For Indonesian Employers, Getting EX Right Is Not Enough

Image credit: iStockphoto/Reezky Pradata

While Asian employers across the region fret over their employees’ lack of engagement, Indonesian employees are different.

According to Mercer, employee engagement scores in Indonesia continue to exceed the Asia Pacific and global averages. Nine in 10 employees said they are motivated and proud of what they do.
But there is no reason to celebrate. The same data also noted that only 67% indicated they are likely to stay in their jobs. They see a lack of career growth opportunities in their current companies and are prepared to jump ship. In fact, 30% of the employees surveyed felt that they could not meet their career goals in their company, while one in four say they cannot maintain a reasonable work-life balance.

Another issue is the lack of upskilling opportunities that limit employees’ potential to develop and grow. As a result, mid-career professionals in their 30s who have more than half of their work lives ahead of them are most likely to leave.

“There seems to be a gap in employee expectations for career advancement in Indonesia vis-à-vis the global workforce. Taking compensation and benefits out of the equation, employees believe they can seek better and greater opportunities outside their current organization; hence they often choose not to stay. It is telling that 40% of employees do not have a good understanding of possible career paths within their company,” said Isdar Marwan, Mercer’s director of career services in Indonesia.

“Therefore, companies should take more active steps to connect with their employees to make their career goals real, which could mean introducing clear career paths, talent matching platforms for employees to temporarily take on new projects or implementing cross-function rotation programs,” he added.

Understanding where companies are overlooking

Redundant work is another pain point for employees. Nearly one-third of employees (35%) felt that a lot of time and effort was wasted on redundant work, unnecessary paperwork, or poor quality work that had to be redone. Three in 10 indicated they had not received the relevant training to perform well at work, while 23% feel that work is not well organized and they do not have the right tools and resources to do their jobs properly.

Employees also reported feeling overworked and burdened by their job-related responsibilities in today’s complex business environment. One in four employees highlighted that the amount of work expected of them is unreasonable.

“It is critical to give employees a voice, now more than ever. The pandemic is prompting many employees to rethink what they value in their lives and jobs, and employers need to listen. While it is encouraging to see more organizations increasing their employee listening efforts, they need to truly connect with a diverse range of employee aspirations and translate feedback into meaningful action. Well-being, digital transformation for efficiency and reskilling for better career advancement need to be at the top of employers’ agendas,” said Marwan.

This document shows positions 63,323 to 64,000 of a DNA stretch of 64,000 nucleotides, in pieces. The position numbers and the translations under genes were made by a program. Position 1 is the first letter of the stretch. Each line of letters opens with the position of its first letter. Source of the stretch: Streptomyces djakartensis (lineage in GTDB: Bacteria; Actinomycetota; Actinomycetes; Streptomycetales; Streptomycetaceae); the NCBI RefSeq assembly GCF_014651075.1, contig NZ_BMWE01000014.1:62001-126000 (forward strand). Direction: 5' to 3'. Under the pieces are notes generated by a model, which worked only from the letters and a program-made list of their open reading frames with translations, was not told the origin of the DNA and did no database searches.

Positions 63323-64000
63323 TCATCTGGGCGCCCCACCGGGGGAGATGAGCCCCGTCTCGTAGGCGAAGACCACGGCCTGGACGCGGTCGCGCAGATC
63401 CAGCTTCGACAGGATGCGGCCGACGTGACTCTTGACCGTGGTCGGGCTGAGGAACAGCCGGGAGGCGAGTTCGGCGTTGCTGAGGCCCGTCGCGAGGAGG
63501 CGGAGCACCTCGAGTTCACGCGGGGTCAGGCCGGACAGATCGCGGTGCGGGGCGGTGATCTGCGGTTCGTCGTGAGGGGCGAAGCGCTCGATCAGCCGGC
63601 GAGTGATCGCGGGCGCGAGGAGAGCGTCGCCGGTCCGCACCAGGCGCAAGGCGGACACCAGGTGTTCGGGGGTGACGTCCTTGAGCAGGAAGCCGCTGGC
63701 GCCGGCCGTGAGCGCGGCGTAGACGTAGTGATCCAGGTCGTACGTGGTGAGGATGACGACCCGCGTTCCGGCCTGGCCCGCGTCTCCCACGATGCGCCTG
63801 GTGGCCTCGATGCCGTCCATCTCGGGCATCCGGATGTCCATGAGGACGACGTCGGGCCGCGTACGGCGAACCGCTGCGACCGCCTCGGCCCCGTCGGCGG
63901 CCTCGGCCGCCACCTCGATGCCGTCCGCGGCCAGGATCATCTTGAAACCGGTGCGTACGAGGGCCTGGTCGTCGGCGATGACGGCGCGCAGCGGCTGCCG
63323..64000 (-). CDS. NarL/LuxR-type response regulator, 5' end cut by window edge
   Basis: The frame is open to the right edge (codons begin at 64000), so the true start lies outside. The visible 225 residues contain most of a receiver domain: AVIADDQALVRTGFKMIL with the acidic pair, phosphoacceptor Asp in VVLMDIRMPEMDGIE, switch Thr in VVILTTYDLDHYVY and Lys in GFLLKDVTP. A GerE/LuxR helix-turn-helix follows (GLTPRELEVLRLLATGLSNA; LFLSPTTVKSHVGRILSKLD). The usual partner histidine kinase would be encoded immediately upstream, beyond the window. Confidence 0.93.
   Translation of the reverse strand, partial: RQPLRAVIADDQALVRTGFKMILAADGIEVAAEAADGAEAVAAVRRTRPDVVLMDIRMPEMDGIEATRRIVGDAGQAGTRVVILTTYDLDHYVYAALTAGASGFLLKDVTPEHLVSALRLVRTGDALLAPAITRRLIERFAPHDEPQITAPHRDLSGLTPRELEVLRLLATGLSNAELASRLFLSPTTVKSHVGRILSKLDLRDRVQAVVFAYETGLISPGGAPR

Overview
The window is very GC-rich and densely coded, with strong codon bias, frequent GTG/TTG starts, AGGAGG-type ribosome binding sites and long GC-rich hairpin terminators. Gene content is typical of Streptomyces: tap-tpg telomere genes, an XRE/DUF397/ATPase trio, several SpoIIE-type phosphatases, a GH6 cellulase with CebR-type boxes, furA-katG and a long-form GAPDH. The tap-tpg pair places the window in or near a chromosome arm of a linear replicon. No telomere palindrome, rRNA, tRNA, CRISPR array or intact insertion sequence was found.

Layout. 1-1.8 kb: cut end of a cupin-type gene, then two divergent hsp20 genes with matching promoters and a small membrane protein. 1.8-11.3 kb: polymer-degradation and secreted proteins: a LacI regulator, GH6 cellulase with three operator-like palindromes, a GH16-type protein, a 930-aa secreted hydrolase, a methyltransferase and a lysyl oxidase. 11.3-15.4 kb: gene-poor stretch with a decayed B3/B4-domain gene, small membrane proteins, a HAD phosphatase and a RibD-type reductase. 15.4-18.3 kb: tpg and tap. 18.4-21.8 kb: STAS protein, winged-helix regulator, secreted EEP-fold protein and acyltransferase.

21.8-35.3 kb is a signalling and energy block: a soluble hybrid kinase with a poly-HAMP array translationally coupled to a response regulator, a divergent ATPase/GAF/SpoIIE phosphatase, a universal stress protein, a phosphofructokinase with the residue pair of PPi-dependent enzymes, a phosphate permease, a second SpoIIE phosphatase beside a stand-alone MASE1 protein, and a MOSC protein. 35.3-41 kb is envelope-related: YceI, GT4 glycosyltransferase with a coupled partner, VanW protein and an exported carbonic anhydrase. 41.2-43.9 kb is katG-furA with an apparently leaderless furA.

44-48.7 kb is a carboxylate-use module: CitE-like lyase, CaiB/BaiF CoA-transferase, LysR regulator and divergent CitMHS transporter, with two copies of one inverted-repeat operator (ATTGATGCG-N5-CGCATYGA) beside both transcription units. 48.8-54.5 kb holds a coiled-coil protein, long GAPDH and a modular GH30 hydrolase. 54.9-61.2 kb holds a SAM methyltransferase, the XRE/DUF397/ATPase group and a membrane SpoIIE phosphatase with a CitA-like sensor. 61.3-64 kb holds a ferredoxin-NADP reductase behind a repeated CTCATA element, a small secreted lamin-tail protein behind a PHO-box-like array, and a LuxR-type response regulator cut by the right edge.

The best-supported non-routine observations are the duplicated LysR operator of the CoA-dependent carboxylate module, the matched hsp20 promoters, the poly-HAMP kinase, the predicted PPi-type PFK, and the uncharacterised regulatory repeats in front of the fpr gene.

Where Indonesian employers are getting it right

It’s not all bad news. Indonesian employees also identified three areas their employers have been getting right in the Mercer survey.

 More than 80% of the surveyed employees said they were treated with respect and valued at work and that they were encouraged to be innovative in their jobs, with sufficient autonomy to try new ways of doing things.

Regarding priorities and expectations, close to nine in 10 employees understood how their job contributed to company goals and how they were being held accountable for delivering what they had promised.

Four in five employees thought they were supported, motivated, and encouraged by close emotional connections at work, that they could trust their immediate managers and that they were recognized for their contributions.

These factors have helped Indonesian employees to build a strong spirit of cooperation and teamwork within the organizations they work for.

 “Understanding the employee experience requires a holistic approach to manage the expectations, environment, and events that shape an employee’s journey with the organization. There could be particular experiences, such as flexible working policies which are creating friction for particular employees, like working parents, who may need greater clarity around working hours and choices they can make,” said Marwan.

“Digital tools like pulse surveys or digital focus groups can be organized more regularly to spot patterns and identify priority areas for employers to take targeted and informed actions which resonate with their employees. Doing this well lays the foundation for building a resilient and engaged workforce,” he added.

Image credit: iStockphoto/Reezky Pradata